India's Congress Party and Corruption

Image
Manmohan Singh, looking unhappy
Sniping at anti-corruption crusaders won’t save them
A sustained campaign of sniping at the leaders of the anti-corruption movement by senior members of India’s Congress Party speaks of policy confusion and lack of leadership. What is it designed to achieve?

Two members of corruption protest activist Anna Hazare's campaign team -- Kiran Bedi and Arvind Kejriwal -- were found to have allegedly fiddled expenses and diverting donations . That gave the Congress Party opportunity to ridicule the anti-corruption campaigners.

Lawyer Prashant Bhushan, another key member of Hazare’s team, delivered the opinion that people of Kashmir should decide whether they wished to stay in India, be independent or switch to Pakistan. That is a 'sacred-cow' issue with most Indians. He was assaulted in his office by thugs believed to be members of an extreme Hindu fundamentalist organization.

Thus Team Anna are on the back foot and divided. But that doesn’t absolve the Congress Party of accountability for corruption in government. A corrupt government smearing anti-corruption campaigners does not win it sympathy from a public fed up with civil servants and politicians who abuse their positions.

Manmohan Singh, a weak prime minister out-maneuvered by powerful political warlords, signals administrative dysfunction to voters. There is no one in the driver's seat. This is a lame-duck government that will in all likelihood be turfed out at the next general election.

Corruption works for everyone except the dispossessed. The victims of India's systemic corruption are the powerless masses who can't get relief from policemen, government clerks or elected representatives with their hands out for bribes. The middle classes are annoyed that they have to grease palms at every turn. The rich leverage it to bend the system to their benefit.

State legislators and parliamentarians see election to the government as their ticket to amassing wealth by exerting influence on government contracts. Corruption works for everyone except the dispossessed. So what incentive is there for Parliament to pass the Jan Lokpal Bill, also known as the citizens’ ombudsman will, which seeks to pass restrictive laws dealing with political corruption?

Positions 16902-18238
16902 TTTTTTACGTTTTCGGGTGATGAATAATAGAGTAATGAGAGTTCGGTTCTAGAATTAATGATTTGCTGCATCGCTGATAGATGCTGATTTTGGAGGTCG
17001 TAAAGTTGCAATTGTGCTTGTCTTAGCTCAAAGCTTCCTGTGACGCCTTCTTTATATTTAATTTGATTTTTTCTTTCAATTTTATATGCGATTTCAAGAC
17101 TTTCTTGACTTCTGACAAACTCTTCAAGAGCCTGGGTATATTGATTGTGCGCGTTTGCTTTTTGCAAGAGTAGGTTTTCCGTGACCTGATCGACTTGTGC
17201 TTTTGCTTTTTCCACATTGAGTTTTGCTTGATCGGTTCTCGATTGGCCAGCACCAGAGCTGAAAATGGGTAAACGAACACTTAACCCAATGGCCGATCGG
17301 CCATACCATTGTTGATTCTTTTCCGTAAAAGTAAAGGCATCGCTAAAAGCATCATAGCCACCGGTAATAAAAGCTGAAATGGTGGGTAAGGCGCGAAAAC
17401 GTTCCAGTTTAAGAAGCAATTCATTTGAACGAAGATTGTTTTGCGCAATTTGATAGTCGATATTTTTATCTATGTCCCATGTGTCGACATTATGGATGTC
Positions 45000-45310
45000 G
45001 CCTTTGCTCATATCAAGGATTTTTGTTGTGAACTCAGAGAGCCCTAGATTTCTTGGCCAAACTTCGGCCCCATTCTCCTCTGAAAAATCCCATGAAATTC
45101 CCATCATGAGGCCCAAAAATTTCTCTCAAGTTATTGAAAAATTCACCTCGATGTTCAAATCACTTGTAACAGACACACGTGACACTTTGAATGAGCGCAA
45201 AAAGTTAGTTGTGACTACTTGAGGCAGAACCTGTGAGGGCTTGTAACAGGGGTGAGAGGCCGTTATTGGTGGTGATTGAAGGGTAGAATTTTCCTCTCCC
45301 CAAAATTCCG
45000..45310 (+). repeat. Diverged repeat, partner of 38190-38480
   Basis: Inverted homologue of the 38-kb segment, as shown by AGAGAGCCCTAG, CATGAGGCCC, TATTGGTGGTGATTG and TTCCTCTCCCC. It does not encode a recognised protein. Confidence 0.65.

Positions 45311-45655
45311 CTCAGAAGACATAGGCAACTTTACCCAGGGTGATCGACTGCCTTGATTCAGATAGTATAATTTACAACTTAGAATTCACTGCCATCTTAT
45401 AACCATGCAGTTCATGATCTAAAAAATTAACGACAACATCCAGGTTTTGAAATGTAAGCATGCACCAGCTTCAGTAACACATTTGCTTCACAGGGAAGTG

None. About 25 percent of sitting parliamentarians are convicted of crimes or pending charges. A larger proportion manage to benefit without legal trace. Indian 'black money' estimated at more than US$1.4 trillion is stashed in Swiss banks. It has been estimated that up to 40 percent of India’s gross domestic product disappears from the economy, stolen by politicians, businessmen and bureaucrats. The last thing India's political class wants is public scrutiny of its methods of enrichment from public finances.

Thanks to the Right to Information Act which was forced on the government in 2005 by an earlier public campaign, activists can request sight of documents, memos and contracts which were previously inaccessible. That data can be quickly distributed through social networks to name and shame the guilty. The politicians deeply regret passing the information act. Manmohan Singh recently floated a trial balloon saying the RTI needs to be reviewed as it inhibits civil servants from appending notes and comments to proposed bills and projects and that it slows down the normal functioning of government.

That brought a torrent of protest from social activists, amply magnified through TV talk shows and press commentary.

Taking lessons from the effect of the information act, the political class is in no rush to pass the Jan Lokpal Bill despite lobbying by Anna Hazare which has brought thousands to the streets. It is a severe tool designed to rid India of its Neta-Babu (bureaucrat-politician) nexus through swift justice meted out by a citizen's Ombudsman and his avenging angels. It gives corrupt judges, ministers, civil servants and legislators little legal privilege. It is punitive and extreme to a political class used to distorting legal process to escape responsibility.

Election risk 

Anna Hazare has warned that if a strong Jan Lokpal Bill is not passed into law by the winter session of parliament, he will tour all the states where by-elections are due and re-ignite public anger against Congress Party candidates. That is no idle threat.

The public fury that was triggered across the nation by Anna Hazare's fast in August has not gone away. India's voters are restive. And the game has gone well past the stage for the government to invoke security as a cover to lock him up.